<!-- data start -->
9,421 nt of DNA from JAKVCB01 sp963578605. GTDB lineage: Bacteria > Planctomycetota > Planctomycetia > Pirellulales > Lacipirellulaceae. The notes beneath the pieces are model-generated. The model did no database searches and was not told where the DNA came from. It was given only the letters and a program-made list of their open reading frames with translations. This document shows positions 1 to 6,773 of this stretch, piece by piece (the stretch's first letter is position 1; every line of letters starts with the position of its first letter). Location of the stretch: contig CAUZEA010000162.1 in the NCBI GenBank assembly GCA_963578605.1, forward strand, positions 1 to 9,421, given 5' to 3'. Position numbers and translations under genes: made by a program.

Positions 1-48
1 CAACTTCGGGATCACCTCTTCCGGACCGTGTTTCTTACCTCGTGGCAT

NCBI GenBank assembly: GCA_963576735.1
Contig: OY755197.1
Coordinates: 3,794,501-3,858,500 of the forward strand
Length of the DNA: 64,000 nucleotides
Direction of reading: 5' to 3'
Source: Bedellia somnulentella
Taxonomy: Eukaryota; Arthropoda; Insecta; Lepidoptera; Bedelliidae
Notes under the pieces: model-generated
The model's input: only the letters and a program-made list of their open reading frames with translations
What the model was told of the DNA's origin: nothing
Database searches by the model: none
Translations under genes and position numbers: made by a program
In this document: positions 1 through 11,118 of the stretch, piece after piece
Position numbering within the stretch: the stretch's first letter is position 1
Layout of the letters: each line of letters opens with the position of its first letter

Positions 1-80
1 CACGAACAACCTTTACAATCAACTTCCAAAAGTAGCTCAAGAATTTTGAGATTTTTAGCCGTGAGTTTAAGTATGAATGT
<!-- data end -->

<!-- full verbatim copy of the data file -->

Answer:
9,421 nt of DNA from JAKVCB01 sp963578605. GTDB lineage: Bacteria > Planctomycetota > Planctomycetia > Pirellulales > Lacipirellulaceae. The notes beneath the pieces are model-generated. The model did no database searches and was not told where the DNA came from. It was given only the letters and a program-made list of their open reading frames with translations. This document shows positions 1 to 6,773 of this stretch, piece by piece (the stretch's first letter is position 1; every line of letters starts with the position of its first letter). Location of the stretch: contig CAUZEA010000162.1 in the NCBI GenBank assembly GCA_963578605.1, forward strand, positions 1 to 9,421, given 5' to 3'. Position numbers and translations under genes: made by a program.

Positions 1-48
1 CAACTTCGGGATCACCTCTTCCGGACCGTGTTTCTTACCTCGTGGCAT

NCBI GenBank assembly: GCA_963576735.1
Contig: OY755197.1
Coordinates: 3,794,501-3,858,500 of the forward strand
Length of the DNA: 64,000 nucleotides
Direction of reading: 5' to 3'
Source: Bedellia somnulentella
Taxonomy: Eukaryota; Arthropoda; Insecta; Lepidoptera; Bedelliidae
Notes under the pieces: model-generated
The model's input: only the letters and a program-made list of their open reading frames with translations
What the model was told of the DNA's origin: nothing
Database searches by the model: none
Translations under genes and position numbers: made by a program
In this document: positions 1 through 11,118 of the stretch, piece after piece
Position numbering within the stretch: the stretch's first letter is position 1
Layout of the letters: each line of letters opens with the position of its first letter

Positions 1-80
1 CACGAACAACCTTTACAATCAACTTCCAAAAGTAGCTCAAGAATTTTGAGATTTTTAGCCGTGAGTTTAAGTATGAATGT